The Haifa municipality's grandiose plans to build a marina and waterfront tower blocks on the shore of Rosh Hacarmel have been derailed by a rare example of people power. Behind this achievement is a story of community solidarity: how groups of residents, environment activists and sports enthusiasts worked together against the might of local and national governments - and succeeded.
Haifa is a multifaceted city - both beautiful with its mountain forests, kilometers of sandy beaches and magnificent Bahai gardens, and an ugly mess of industry, pollution and haphazard construction. Preserving the former and preventing the latter spurred concerned Haifaites into joining forces with experts in ecology and science, commerce and economics, architecture and infrastructure to prove that the marina in its proposed location was a bad idea.
The Rosh Hacarmel coastline is an open stretch of beach from the Maxim restaurant in the south to Bat Galim, one of the oldest neighborhoods in Haifa. Beyond Bat Galim is Haifa Bay, a closed area including a naval base, Rambam Hospital, the port and heavy industries.
In recent years, the city's southern beaches have been attractively developed with promenades, decorative street furniture and children's playgrounds, and their popularity brought the opening of a few beach caf s and good restaurants. With folk dancing and open-air shows in good weather, residents of the Carmel make for the southern Dado beach.
Sandwiched between these popular beaches and Bat Galim is a windswept rocky stretch of coast, beautiful in its wildness. Hidden from the road, alongside the modern nautical lines of the Oceanographic and Limnological Institute, is the ancient Tel Shikmona, the ruins of the Phoenician City - the origins of Haifa.
Windsurfers battle the elements at the curve of the bay, where the wind and waves are fiercer. By all accounts, this is the best area in Israel for windsurfing.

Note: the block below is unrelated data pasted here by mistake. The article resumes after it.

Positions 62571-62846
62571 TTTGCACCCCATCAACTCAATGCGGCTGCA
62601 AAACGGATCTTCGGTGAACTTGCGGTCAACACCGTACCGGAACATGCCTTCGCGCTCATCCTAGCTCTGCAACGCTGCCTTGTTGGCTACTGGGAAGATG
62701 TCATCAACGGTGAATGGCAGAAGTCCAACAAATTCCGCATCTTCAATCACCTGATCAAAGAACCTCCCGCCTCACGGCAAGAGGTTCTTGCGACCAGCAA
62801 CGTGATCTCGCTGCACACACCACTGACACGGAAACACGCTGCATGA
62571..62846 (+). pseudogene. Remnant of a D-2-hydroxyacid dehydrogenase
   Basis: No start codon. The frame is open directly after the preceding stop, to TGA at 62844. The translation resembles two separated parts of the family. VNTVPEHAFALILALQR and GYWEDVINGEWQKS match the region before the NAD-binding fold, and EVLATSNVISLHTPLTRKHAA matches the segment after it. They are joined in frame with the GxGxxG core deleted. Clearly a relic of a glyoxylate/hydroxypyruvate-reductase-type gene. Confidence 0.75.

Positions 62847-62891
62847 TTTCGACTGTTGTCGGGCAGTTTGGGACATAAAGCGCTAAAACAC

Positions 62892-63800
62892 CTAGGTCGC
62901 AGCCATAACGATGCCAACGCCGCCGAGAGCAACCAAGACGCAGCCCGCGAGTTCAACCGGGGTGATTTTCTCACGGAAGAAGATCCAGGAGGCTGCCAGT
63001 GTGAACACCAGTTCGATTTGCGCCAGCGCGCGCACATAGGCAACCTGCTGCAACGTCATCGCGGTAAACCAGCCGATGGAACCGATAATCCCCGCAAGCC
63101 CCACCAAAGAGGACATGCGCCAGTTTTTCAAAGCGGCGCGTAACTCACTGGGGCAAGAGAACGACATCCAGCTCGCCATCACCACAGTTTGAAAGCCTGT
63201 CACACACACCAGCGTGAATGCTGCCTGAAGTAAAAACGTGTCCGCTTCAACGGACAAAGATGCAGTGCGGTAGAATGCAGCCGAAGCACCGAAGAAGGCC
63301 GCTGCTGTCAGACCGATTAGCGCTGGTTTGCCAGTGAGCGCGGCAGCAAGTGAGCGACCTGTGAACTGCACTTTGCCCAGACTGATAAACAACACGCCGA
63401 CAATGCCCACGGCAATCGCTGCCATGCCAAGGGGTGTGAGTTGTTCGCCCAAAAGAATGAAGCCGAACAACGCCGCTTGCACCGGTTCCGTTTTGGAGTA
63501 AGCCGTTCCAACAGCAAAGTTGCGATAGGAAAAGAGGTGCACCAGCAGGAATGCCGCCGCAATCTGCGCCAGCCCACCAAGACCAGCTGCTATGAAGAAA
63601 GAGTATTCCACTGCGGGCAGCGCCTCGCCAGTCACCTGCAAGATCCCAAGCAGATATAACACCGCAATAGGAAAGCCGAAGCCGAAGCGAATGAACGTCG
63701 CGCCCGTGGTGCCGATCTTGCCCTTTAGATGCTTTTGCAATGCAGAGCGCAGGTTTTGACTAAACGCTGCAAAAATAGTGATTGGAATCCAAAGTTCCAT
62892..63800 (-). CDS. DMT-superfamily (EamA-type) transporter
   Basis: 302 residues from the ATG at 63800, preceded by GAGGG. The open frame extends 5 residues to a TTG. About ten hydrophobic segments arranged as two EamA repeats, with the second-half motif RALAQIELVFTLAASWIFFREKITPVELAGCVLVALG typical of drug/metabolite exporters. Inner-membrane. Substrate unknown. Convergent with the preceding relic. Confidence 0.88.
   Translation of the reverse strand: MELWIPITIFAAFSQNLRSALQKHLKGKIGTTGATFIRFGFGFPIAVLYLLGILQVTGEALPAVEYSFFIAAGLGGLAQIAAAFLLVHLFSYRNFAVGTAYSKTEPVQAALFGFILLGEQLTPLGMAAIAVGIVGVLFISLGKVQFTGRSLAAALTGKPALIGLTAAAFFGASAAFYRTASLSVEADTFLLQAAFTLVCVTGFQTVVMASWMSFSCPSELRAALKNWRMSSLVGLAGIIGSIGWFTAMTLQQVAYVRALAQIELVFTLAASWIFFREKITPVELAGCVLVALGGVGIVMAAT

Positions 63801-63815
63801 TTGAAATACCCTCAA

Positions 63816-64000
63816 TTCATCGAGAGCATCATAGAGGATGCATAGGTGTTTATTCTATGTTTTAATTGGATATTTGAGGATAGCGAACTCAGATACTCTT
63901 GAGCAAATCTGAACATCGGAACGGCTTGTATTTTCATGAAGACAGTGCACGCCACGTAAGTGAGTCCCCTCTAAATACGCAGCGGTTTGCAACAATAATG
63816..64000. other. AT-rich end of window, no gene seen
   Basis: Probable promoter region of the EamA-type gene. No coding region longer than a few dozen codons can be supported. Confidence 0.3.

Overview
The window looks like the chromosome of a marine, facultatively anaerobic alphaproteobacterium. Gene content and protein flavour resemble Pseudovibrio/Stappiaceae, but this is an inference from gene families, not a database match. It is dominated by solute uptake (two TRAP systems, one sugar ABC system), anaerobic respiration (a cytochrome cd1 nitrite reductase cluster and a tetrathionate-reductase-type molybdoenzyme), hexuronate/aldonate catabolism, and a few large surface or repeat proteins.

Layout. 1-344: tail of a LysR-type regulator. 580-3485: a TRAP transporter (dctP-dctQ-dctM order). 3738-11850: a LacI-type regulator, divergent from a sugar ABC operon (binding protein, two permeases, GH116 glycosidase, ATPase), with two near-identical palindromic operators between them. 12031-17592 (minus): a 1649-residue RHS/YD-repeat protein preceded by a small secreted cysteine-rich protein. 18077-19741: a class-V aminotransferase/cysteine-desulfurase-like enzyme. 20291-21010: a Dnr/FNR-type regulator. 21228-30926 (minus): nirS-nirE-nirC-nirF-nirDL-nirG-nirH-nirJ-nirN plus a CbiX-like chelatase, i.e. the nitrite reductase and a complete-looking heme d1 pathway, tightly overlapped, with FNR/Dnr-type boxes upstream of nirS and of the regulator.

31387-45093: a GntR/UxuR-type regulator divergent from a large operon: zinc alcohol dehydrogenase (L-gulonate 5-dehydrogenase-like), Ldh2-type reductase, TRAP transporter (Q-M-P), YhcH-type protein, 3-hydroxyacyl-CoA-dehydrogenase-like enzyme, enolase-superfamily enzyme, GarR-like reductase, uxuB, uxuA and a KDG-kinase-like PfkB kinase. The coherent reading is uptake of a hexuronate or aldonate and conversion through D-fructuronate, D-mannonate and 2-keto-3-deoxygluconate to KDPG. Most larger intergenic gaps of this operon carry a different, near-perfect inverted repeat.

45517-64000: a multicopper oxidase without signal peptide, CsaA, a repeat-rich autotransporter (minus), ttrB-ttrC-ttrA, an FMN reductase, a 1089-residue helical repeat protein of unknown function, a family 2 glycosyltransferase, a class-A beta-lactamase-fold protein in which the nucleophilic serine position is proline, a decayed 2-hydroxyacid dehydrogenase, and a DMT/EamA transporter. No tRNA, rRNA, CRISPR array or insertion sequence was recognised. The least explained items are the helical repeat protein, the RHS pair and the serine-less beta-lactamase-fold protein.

Over the past 12 years, a master plan emerged to build a marina that would claim 500 meters into the sea on a two-km stretch of the beach.
"Since the marina itself would not be financially viable, the municipality and contractors intended to attract investment in high-rise tower blocks, with a waterfront outlook and whose back walls would completely shut off Bat Galim residents from the sea," explains Ayal Avrach, who lives in a house on the Bat Galim promenade.
Says Ronit Fischer, community director of the Society for the Protection of Nature in Israel (SPNI), "In 1998, in anticipation of demand to develop the coastal area, the SPNI and other nature protection organizations campaigned to protect Israel's precious 200 km of coastline. Their efforts resulted in the passage of the Coastal Law in 2004, forbidding development less than 300 meters from the coastline and declaring coastal space as public property."
There are constant infringements of this law, but the marina project - that would take 500 meters from the sea itself - was the most audacious. And the response was impressive.
The defeat of the marina at Bat Galim was achieved by a strong coalition of organizations. The SPNI's environmental protection division engineered this coalition by involving environmental groups, social and academic bodies, surfers and local residents, backed up by the Technion. In November, 250 marine biologists from the International Congress of Marine Biologists demanded the preservation of the site. MK Roman Bronfman joined the campaign by calling on Mayor Yona Yahav to renege his stance on the marina issue.
And the citizens of Haifa turned out in the thousands at events and demonstrations held at Bat Galim, Central Carmel and other locations. More than 7,000 signatures were collected in petitions distributed at these demonstrations and through a website.
"We were not opposed to a marina - but not on that site or any other that would close the beaches to the public," says Fischer.
Alternatives were proposed. The most favored site was the Western Port with access to the restored German Colony and Bahai Gardens, which would not cause ecological damage. Another option was the site of the Israel Navy base, which fits in with the IDF's policy of moving out of prime locations.
"We have managed to introduce a new way of thinking in Haifa's development, by finding alternatives that do not destroy our natural resources and our environment," says Nir Papay, who coordinates the SPNI's beach and coast policy.